having caused an internal blockage. So how can you tell others it is safe,
especially when I suspect you have not had post mortems carried out on your
own hamsters and so cannot even say that your own hamsters did not die due
to fluffy bedding with 100% certainty .

Lorraine Hill
The Complete Hamster Site
http://www.hamsters.co.uk


Amanda wrote in message <36DF1DF4...@usa.net>...

Lorraine Hill

unread,
Mar 5, 1999, 3:00:00 AM3/5/99
to
FLUFF IS NOT SAFE! Would you eat it knowing that it does not dissolve in
your stomach??? NO! So why would you want to put it in a cage and risk
your hamster eating it? Think about it .. the stuff is dangerous for you to
eat, so how do you expect it to be safe for your hamster?

As for the manufacturer's tests .. when the first brand of fluffy bedding
came out and the
dangers became apparent the Hamster clubs in the UK and the British Hamster
Association of which I was an Officer contacted the manufacturers and
confronted them about the dangers of this bedding (after post mortems on
dead hamsters had put it as the direct cause of death). The clubs asked for
the manufacturer's test results and they were extremely reluctant to
circulate the results of their tests. When, finally, the tests results were
received the tests were absolute nonsense!

Their tests showed that the fluff would dissolve in a HIGH acid solution.
Unfortunately the manufacturer had failed to realise that the acidity of a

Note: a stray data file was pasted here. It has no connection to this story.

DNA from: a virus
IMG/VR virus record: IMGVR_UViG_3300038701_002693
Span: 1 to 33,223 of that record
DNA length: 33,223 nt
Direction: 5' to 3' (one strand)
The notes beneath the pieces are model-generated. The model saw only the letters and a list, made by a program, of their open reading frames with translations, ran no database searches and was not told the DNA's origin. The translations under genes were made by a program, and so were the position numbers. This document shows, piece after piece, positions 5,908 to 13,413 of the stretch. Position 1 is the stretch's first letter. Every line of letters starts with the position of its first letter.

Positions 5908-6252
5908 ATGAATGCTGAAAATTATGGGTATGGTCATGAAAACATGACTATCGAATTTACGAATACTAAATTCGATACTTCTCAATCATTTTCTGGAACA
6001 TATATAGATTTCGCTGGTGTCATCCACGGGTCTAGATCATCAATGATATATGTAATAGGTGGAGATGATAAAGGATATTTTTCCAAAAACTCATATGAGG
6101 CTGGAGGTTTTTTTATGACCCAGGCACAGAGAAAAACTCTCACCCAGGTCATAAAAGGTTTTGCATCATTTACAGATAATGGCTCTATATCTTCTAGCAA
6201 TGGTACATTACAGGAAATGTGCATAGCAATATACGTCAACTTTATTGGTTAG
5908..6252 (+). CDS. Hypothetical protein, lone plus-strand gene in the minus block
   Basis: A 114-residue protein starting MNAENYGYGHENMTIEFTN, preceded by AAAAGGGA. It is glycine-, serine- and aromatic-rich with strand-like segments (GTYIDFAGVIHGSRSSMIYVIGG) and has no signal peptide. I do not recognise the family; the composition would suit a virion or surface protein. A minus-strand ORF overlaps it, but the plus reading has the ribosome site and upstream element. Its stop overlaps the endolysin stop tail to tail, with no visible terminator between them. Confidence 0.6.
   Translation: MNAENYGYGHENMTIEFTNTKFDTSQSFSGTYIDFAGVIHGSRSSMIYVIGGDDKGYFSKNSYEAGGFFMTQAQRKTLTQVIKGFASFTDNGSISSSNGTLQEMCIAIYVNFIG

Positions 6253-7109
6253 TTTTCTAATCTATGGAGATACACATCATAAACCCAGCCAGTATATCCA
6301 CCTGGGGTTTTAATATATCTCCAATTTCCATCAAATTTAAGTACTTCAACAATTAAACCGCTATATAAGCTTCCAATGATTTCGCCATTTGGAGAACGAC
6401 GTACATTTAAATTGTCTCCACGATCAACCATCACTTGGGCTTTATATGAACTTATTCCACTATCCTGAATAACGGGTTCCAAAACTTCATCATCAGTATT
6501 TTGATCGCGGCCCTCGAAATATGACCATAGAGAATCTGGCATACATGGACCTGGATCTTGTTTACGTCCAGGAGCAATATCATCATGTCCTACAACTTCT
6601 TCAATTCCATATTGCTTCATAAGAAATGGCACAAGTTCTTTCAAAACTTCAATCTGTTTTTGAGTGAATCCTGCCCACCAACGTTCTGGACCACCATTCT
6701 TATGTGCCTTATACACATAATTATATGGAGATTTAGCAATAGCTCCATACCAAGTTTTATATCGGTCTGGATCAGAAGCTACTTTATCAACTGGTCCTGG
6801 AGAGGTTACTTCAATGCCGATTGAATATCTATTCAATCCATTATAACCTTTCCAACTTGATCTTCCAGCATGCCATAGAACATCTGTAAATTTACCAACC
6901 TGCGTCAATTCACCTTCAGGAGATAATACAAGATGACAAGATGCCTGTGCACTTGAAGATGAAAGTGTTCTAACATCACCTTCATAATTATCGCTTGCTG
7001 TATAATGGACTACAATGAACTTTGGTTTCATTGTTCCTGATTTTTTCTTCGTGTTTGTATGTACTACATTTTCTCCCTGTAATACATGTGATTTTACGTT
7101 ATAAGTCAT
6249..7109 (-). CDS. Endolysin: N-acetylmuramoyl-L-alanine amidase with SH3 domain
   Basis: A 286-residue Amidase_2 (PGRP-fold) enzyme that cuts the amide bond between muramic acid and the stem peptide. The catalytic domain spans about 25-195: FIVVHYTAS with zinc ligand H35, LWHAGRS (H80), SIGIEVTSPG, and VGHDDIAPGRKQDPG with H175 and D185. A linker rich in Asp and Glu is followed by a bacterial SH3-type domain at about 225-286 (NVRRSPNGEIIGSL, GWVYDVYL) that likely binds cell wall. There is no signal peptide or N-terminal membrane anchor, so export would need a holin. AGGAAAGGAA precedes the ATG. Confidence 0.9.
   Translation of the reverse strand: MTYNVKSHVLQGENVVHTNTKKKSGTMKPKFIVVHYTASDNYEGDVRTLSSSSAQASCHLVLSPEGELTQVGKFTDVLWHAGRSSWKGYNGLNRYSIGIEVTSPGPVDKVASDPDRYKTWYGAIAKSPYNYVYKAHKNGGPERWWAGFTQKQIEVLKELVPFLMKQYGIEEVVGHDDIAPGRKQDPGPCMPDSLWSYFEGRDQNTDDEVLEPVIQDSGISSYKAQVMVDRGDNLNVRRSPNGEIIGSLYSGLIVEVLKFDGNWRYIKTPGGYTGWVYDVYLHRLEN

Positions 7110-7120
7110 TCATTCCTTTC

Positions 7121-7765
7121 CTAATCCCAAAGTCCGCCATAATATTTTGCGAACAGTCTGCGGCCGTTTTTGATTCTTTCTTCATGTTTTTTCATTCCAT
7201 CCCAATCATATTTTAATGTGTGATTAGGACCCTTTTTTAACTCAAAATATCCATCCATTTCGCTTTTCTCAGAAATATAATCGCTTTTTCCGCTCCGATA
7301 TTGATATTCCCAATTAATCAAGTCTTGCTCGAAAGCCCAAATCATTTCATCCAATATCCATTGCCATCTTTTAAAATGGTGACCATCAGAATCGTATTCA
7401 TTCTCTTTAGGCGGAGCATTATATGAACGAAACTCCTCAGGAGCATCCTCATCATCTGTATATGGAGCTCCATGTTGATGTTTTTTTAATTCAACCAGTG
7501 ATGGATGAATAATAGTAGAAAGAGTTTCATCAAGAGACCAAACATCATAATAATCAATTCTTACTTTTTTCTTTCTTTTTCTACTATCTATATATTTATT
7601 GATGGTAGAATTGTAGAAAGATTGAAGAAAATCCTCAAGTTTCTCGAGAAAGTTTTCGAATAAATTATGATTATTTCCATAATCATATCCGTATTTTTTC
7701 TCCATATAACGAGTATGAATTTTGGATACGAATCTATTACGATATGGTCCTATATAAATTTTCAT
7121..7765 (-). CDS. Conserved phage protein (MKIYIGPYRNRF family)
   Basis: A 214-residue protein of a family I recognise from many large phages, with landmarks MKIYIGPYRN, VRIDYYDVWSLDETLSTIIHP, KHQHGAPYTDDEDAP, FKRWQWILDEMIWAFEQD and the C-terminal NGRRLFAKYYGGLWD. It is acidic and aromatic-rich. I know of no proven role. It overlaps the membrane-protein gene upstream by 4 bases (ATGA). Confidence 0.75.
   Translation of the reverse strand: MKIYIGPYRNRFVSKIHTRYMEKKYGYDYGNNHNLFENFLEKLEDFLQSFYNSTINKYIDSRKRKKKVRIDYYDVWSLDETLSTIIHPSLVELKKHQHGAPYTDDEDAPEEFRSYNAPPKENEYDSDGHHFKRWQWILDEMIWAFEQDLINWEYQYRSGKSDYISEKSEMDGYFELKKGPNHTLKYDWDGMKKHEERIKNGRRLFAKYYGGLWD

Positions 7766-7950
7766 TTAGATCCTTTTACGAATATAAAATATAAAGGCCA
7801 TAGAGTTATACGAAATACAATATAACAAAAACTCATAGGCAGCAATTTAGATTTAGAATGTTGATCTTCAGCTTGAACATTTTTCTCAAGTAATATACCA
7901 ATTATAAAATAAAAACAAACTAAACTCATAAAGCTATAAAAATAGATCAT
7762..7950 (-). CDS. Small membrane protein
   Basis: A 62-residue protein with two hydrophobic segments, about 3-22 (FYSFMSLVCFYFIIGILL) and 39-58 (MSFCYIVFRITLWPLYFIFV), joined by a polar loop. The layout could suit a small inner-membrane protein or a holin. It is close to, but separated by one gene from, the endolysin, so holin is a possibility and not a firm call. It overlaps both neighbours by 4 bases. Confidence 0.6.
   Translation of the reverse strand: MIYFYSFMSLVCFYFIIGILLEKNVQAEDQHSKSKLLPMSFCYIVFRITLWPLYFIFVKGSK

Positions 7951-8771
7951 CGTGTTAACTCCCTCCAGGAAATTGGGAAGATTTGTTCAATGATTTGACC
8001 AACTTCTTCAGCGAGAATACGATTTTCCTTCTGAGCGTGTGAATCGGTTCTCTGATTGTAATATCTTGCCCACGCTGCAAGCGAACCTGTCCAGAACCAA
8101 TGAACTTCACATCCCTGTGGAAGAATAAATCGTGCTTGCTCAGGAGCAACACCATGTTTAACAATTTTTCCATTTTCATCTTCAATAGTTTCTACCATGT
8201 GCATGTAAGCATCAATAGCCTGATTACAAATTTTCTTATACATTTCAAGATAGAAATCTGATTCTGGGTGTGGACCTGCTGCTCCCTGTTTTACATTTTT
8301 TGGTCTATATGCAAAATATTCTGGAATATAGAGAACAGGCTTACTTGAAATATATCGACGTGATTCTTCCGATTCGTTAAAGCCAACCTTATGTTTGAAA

hamster's stomach is EXTREMELY LOW. Therefore their test DID NOT prove that
the fluff would dissolve in a hamster's gut.

The other test which they carried out was a weight/breakage test.
Unfortunately they had failed to establish the strength of a hamster and the
weight and force under which the fluff will break is much more than even the
largest hamster would be able to exert.

Also, bear in mind that the strength and force to break the bedding when it
is wet is even greater.

Yes, the manufacturer did their own tests .. unfortunately the manufacturer
took no account of the hamsters biology or strength. When asked whether
they had consulted a vet or a hamster expert when conducting the tests,
their reply was NO! They also admitted to not having anyone on their staff
that knew anything about hamsters. Oh yeah .. the tests look fine and show
the fluff is safe to anyone who knows nothing about hamsters! However,
anyone who does know anything about hamsters see the tests for what they are
.. ABSOLUTELY WORTHLESS!

By the way, out of interest when your hamster's died, did you have a post
mortem done on them? If not then you cannot say that they did not die of